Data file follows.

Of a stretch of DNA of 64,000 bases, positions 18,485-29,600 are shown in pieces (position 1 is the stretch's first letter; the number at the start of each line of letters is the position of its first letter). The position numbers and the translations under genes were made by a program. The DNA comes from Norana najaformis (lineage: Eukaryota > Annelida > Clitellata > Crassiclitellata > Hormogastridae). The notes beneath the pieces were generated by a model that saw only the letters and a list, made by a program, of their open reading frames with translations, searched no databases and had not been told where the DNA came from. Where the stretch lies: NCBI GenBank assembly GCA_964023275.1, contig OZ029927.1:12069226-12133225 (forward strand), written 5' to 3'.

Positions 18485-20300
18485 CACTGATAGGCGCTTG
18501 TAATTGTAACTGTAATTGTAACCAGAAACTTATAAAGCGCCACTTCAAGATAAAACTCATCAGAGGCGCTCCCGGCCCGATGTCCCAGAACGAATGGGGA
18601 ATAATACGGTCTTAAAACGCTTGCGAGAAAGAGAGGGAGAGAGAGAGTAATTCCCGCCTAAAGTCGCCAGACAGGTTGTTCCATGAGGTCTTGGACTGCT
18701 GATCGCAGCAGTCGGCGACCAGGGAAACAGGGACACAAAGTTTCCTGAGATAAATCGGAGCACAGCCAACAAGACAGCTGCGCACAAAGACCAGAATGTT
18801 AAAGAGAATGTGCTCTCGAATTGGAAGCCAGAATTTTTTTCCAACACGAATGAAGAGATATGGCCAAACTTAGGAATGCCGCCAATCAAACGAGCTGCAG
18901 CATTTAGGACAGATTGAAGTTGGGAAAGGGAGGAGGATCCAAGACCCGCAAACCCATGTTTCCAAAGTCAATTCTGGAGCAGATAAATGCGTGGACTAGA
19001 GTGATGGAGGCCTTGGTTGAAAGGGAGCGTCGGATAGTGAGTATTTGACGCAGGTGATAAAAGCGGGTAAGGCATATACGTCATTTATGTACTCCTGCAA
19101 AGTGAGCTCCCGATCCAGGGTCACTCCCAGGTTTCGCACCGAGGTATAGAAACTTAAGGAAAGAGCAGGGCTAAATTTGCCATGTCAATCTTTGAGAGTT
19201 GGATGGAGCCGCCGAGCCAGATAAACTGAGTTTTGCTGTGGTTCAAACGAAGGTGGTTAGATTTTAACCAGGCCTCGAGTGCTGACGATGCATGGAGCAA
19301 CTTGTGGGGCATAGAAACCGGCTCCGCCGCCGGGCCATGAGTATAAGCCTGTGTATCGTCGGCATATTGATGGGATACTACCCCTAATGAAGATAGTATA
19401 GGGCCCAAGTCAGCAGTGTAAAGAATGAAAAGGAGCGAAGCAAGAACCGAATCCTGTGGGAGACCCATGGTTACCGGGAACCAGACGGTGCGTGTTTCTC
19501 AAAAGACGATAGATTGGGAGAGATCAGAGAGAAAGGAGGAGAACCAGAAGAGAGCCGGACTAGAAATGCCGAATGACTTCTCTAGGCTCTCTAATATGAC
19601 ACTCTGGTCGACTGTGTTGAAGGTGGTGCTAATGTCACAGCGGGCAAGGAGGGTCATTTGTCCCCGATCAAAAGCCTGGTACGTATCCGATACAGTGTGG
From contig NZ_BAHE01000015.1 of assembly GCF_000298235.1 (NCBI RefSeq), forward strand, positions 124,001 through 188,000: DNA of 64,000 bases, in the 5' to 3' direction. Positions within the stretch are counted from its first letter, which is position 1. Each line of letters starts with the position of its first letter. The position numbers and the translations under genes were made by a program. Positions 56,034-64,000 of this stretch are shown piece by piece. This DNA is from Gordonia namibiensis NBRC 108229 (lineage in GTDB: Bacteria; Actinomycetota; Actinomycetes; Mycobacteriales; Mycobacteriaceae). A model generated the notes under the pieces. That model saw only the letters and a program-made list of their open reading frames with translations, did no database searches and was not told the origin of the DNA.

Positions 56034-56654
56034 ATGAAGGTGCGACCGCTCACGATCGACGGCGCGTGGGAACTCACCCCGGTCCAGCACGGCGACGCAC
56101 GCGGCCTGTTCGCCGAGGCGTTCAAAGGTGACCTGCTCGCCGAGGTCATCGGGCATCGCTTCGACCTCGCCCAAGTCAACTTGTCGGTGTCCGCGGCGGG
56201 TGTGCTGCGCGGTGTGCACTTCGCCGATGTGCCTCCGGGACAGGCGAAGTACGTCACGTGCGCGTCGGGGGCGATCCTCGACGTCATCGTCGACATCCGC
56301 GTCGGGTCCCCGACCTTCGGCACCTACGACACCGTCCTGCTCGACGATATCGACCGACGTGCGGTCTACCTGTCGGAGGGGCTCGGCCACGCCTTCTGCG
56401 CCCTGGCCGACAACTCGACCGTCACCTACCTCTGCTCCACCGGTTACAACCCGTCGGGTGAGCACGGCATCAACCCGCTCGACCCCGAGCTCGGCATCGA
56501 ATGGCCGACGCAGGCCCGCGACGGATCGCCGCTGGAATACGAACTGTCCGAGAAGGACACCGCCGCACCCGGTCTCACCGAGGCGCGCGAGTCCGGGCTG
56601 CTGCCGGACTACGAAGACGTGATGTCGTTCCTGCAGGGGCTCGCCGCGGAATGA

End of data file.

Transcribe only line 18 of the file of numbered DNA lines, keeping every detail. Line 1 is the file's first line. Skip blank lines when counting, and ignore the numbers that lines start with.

56034 ATGAAGGTGCGACCGCTCACGATCGACGGCGCGTGGGAACTCACCCCGGTCCAGCACGGCGACGCAC